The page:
On June 18, 2016, seven members of the Milwaukee-based Pinstripe Legends volunteered their time to carefully embellish nine fire hydrants with hand-painted pinstriping or illustrations in Downtown Baraboo. Pinstriping is precise hand-painted decoration often seen on vehicles. Pinstriping is typically done freehand using specialty brushes and enamel paints.
Myron Park Sculptures
The creation of “Lucy,” the second elephant in the BPAA herd, has inspired many who’ve peeked behind the curtain. The late Lucille Henry was a 95-year old resident at a Baraboo assisted care facility. On her trips to the doctor, her van would drive by Myron Park and there was a lonely wee elephant sculpture standing at the roadside. Lucille had fond memories of the circus and an affinity for elephants. She thought that the baby elephant needed company and she came forward with a very generous donation to support the creation of a life-size ‘momma’ elephant. One of the BPAA board members knew of a metal artist in central Iowa whose talents would be spot-on for this project. The link was made and Larry Pearson of Pearson Metal Art was contracted to create the second sculpture in the stainless steel family. There were many touching moments along the way once the commitment had been made to fabricate the sculpture. The Circus World Museum recognized Lucille’s generous donation to the community by arranging a surprise visit by three live elephants from the Museum to her apartment complex. Watching this elderly widow squeal like a 6-year old child was a priceless experience! Through the miracle of social media she was able to follow the progress of Larry’s construction of the project. She kept all of his Facebook posts in a big binder in her apartment. The day of the dedication was a magical experience. Lucille was there in her wheelchair, dressed to the nines. The trio of live elephants were there again, the community came out to celebrate the moment and the sculpture was named “Lucy” in honor of Mrs. Henry. She later donated additional monies to support Larry’s creation of a pair of twin baby elephants to accompany “Lucy.”
On December 1, 2017, baby elephant “Ruby” was the first sculpture to be dedicated in Baraboo’s Myron Park. The park is located adjacent to South Boulevard, a busy entryway for visitors to Baraboo. Named for her red glass ornaments, Ruby is a welded stainless-steel sculpture measuring four feet tall and seven feet long from trunk to tail. Myron is a long, narrow green space donated to the city by Victory Heights developer George Martiny in the 1950s and was named in honor of his late son, Myron. For many years the park remained underused, but Mayor Mike Palm envisioned a sculpture park that would appeal to visitors of all ages. In July 2016, at the encouragement of then Sauk County Board member Judy Ashford, Baraboo Public Art Association submitted and was approved for, a Sauk County Arts, Humanities and Historic Preservation (AHHP) grant to help kick-start the Myron Park sculptures. In April 2017 Madison-based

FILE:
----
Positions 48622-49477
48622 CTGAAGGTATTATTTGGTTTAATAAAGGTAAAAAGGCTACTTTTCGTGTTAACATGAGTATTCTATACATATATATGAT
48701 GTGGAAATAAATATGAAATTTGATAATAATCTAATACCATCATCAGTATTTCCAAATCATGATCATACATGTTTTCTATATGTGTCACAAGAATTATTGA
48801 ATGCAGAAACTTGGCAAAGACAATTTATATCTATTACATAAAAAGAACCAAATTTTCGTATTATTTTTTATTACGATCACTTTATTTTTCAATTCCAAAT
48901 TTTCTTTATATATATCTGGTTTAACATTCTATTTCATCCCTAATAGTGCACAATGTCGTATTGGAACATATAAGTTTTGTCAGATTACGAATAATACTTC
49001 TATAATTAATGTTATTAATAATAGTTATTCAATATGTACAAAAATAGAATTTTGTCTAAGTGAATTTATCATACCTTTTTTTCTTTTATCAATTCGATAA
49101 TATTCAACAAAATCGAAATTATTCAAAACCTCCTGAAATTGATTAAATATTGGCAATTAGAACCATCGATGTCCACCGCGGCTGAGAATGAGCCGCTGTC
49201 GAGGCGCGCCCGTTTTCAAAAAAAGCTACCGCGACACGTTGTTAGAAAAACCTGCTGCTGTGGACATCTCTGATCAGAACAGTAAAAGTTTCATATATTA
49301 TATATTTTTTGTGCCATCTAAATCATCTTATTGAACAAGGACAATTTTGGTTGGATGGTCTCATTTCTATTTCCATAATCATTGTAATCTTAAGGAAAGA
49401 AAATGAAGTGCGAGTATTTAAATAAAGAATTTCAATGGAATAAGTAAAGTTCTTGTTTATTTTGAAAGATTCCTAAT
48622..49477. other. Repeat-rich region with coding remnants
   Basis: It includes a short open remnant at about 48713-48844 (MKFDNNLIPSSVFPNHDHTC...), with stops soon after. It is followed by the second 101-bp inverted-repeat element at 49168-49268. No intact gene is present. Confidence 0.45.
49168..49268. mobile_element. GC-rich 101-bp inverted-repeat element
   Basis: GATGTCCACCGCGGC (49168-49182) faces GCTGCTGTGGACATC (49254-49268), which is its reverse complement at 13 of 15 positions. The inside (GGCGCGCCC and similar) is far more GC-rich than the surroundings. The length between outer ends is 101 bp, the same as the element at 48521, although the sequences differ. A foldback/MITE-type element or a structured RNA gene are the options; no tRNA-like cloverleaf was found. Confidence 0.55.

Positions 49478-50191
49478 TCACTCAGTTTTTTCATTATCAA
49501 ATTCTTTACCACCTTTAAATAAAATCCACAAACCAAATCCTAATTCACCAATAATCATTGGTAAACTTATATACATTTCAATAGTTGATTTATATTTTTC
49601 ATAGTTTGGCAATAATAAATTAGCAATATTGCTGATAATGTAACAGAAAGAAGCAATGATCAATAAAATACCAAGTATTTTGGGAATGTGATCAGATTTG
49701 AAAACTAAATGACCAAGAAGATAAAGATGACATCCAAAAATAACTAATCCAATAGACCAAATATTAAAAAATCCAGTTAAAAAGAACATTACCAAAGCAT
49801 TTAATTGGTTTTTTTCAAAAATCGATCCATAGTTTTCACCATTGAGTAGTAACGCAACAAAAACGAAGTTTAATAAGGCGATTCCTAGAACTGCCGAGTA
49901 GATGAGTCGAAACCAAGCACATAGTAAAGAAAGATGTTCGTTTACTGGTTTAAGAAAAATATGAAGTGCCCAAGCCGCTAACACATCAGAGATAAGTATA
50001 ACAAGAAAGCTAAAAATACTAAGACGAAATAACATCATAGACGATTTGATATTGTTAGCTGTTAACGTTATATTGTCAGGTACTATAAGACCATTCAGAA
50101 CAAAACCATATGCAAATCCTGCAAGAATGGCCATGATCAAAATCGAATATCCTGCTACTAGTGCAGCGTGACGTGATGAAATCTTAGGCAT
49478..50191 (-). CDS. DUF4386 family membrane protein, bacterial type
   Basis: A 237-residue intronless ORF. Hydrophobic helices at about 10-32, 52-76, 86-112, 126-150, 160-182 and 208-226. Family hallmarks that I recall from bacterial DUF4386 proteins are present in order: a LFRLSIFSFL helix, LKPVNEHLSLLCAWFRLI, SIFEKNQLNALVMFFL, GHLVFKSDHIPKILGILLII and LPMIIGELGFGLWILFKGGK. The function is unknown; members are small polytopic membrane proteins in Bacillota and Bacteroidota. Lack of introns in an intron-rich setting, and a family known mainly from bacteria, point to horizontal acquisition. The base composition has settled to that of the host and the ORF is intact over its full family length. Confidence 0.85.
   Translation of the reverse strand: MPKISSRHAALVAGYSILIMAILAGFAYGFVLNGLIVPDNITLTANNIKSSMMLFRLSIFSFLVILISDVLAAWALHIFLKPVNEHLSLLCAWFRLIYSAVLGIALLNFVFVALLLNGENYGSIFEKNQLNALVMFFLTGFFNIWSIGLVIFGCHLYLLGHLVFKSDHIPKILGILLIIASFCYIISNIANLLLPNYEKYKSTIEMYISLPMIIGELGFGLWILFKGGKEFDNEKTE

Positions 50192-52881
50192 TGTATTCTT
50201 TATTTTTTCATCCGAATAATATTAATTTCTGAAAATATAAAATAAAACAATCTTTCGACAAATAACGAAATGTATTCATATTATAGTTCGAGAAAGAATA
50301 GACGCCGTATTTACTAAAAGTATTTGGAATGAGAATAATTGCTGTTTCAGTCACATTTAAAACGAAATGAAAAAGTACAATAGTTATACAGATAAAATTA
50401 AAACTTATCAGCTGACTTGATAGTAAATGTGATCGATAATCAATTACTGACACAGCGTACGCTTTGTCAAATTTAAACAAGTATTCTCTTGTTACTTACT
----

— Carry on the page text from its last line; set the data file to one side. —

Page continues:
sculptor Will Turnbull, inspired by South African artist Andries Botha, proposed creating a wire-frame elephant figure filled with native “Pink Lady” quartzite stone, invoking both Baraboo’s circus connections and local geology. A generous gift from a member of the Martiny family allowed for the addition of Ruby’s custom cast glass ornaments by Madison glassworker Laura Richards. The City of Baraboo prepared the cement pad,
Gasser Construction generously provided a supply of quartzite. Students from Baraboo High School gathered on a cold November day to sort the stone by size. On Saturday, December 1, 2016, the sculpture dedication ceremony turned into a participatory event as neighbors, visitors, adults, and children helped fill Ruby’s steel framework with quartz stones.
Noah & Norah
The last sculpture addition was dedicated in 2020. A variety of funding sources contributed to the creation of “Kelly.” This sculpture was designed and fabricated by Lodi, Wisconsin artist Dean Allen. Allen had created an elephant family for Kalahari Resort in Wisconsin Dells and was a natural to reach out to for the final addition to the BPAA sculpture collection. Dean tipped his hat to each of the previous artists by incorporating elements of their material selection in his open-frame design. The moniker “Kelly” was chosen by the staff of the local branch of Community First Bank, who contributed a very generous $5,000 to the project. Kelly was the name of an elephant who actually escaped the grounds of the Circus World Museum in recent years and had a short tour of the Baraboo residential district before being recaptured.
Captain Henry Every
“Captain Henry Every”, a bird-like creature with a long, alert neck, stands watch at an entrance to the Baraboo Riverwalk in the 100 block of Water Street. This ten-foot tall creature is wielded from a variety of discarded metal objects, including construction rebar and grass trimmer blades, by a regional folk artist known as Dr. Evermor. Eleanor and Tom Every generously donated this sculpture to the people of Baraboo in September 2013, through the Baraboo Public Art Association.
Dr. Evermor (Tom Every) began wielding metal scraps into large sculptures beginning in the 1980s. His imaginative works have been featured in many states, regional articles and travel guides.